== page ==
A new Gallup poll is out showing that 40 percent of Americans believe that "God created human beings pretty much in their present form at one time within the last 10,000 years or so" while 38 percent believe "God guided [the] process" of evolution and only 16 percent believe evolution happened without any help from God.
Among the poll's findings was that a full 37 percent with a college degree and a full 22 percent with a postgraduate degree believe in creation.
Yet today, MSNBC's Chris Matthews sought to seize on another demographic stat from the poll to make the issue a partisan one and to mock Republicans as scientifically illiterate. In doing so he made a gaffe illustrating how behind the times he is when it comes to anthropological discoveries scientists link to human evolution:
Now to tonight's Big Number.
In a new Gallup poll, 40 percent of Americans say they believe in strict creationism, that humans were created by God within the last 10,000 years, as in the Bible.
Well, how do you explain all those dinosaur bones, I ask? How do you explain your oldest living relative, our oldest living relative? Don't you love Lucy?! No surprise, that number is higher among Republicans, by the way. How high? Fifty-two percent!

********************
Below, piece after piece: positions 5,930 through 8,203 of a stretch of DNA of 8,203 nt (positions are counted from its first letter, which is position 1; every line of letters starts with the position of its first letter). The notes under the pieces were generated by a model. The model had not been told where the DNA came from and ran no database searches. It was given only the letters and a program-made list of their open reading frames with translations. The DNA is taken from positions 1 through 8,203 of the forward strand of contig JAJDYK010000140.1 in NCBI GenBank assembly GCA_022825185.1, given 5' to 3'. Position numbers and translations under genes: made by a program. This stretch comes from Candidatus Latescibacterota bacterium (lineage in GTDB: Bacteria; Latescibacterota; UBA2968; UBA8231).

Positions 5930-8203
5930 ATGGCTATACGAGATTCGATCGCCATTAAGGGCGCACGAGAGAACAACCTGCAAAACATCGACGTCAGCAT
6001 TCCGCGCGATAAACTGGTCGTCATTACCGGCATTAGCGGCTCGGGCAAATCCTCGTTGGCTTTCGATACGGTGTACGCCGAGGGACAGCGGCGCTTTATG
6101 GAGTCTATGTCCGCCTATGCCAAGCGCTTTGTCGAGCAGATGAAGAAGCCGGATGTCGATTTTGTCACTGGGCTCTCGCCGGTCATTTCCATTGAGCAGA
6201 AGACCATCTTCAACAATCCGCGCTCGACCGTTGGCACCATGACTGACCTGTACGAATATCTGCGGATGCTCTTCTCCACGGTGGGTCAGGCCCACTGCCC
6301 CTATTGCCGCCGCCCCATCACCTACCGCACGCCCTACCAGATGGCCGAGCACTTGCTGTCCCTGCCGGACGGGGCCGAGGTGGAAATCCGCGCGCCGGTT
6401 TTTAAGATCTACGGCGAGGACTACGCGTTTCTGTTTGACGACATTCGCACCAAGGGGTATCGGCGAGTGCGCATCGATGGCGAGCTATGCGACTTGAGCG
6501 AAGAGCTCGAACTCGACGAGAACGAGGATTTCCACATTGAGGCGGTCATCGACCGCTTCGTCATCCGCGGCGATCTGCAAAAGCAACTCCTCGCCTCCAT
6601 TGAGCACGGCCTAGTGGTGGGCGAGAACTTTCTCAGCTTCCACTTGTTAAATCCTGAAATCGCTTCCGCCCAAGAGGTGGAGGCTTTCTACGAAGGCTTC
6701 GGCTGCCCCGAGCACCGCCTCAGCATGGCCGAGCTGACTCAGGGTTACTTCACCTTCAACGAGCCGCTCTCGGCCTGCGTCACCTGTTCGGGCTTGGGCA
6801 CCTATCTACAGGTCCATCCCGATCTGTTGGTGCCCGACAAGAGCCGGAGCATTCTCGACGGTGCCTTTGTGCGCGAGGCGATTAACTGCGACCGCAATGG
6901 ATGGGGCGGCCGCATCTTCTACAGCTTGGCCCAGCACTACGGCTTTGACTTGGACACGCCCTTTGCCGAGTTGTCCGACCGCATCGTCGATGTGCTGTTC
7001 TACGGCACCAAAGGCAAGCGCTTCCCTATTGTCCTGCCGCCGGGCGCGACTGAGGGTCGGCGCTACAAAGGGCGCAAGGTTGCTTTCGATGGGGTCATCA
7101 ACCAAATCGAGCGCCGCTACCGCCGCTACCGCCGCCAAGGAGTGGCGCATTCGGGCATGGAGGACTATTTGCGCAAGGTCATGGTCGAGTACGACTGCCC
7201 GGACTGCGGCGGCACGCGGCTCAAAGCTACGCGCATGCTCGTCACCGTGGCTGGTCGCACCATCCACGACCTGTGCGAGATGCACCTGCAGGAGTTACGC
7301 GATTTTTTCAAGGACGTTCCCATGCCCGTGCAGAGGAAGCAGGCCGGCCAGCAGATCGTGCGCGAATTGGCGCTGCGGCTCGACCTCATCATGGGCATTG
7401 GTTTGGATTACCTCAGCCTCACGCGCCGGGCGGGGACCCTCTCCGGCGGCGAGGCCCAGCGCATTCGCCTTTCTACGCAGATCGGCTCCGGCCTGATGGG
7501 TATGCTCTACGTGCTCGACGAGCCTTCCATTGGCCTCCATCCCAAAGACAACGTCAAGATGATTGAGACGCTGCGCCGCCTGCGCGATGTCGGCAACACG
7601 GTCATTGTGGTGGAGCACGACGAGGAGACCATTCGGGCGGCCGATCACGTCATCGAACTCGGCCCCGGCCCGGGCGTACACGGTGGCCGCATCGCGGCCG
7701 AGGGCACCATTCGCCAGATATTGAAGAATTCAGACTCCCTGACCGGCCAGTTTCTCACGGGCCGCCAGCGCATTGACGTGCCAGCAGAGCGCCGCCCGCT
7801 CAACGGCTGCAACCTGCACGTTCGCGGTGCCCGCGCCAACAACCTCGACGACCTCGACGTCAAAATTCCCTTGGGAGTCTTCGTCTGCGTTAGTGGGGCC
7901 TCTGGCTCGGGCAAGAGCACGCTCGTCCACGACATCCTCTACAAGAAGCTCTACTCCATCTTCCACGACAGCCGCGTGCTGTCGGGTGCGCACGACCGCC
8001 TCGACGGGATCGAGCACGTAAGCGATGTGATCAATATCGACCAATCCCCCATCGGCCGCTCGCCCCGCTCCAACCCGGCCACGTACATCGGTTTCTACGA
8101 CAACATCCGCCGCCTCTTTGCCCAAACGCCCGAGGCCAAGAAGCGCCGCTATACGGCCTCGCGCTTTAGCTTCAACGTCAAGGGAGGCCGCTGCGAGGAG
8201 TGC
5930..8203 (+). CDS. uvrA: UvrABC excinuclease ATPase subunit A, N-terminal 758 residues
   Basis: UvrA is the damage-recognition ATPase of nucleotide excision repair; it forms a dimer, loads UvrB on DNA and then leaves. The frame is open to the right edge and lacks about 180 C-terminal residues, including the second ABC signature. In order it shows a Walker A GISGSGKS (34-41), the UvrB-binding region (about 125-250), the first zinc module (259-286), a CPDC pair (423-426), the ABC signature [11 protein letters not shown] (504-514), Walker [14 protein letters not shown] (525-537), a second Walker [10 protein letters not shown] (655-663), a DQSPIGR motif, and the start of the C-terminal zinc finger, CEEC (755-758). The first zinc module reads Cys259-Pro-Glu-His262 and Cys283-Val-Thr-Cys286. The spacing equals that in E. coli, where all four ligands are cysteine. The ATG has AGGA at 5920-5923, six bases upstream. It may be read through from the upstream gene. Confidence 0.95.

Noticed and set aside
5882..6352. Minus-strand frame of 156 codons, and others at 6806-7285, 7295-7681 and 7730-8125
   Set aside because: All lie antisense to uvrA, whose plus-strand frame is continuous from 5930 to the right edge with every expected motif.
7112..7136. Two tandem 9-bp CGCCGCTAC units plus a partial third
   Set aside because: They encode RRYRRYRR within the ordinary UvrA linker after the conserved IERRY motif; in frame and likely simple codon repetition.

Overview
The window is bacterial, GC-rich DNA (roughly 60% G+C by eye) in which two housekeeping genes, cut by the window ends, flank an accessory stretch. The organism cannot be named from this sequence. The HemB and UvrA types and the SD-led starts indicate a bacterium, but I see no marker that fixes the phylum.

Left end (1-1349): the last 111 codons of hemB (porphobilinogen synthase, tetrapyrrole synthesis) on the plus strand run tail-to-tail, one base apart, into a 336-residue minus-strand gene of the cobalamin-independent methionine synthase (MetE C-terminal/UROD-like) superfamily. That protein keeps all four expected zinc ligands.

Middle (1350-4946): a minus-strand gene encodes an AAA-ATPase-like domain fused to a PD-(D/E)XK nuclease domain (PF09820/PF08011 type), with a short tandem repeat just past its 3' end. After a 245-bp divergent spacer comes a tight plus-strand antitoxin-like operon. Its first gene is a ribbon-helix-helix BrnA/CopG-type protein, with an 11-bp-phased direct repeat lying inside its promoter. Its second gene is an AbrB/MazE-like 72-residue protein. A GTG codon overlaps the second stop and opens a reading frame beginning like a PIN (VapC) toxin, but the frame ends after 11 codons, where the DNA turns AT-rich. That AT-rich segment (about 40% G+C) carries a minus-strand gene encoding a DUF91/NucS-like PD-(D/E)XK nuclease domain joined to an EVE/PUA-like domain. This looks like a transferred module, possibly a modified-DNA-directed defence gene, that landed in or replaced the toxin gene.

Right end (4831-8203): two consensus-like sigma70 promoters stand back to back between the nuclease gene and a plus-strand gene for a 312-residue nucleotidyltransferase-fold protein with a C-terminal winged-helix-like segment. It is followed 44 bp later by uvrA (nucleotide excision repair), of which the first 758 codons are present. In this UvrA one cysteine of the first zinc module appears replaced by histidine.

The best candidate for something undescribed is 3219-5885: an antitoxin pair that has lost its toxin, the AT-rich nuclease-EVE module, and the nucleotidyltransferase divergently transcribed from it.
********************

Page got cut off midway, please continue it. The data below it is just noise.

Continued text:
A majority of Republicans, more than half the Republicans reject the science behind evolution. Fifty-two percent, tonight's Big Number.
Think about that one during the [2012 presidential] primaries.
Let's first look at Matthews' dopey gaffe -- calling the "Lucy" fossil human beings' "oldest living relative."
For one thing, Lucy is a) a fossil which means she's no longer living and hasn't been for a long, long time, and b) not even the oldest one scientists theorize is related to homo sapiens.
That distinction would go to Ardi, a fossil that is 1.2 million years older than Lucy.
Ardi was discovered in 1994, Lucy in the 1970s. Apparently Chris hasn't gotten the memo these 16 years.
More importantly, the same poll found that 34 percent of both Democrats and independents believed in the creationism, six points lower than the national average but still a respectable full third of those voting groups.
It's impossible for Matthews to mock Republicans for believing in creation without also attacking a fair plurality of Democrats and independents, many of them liberal, for similar beliefs.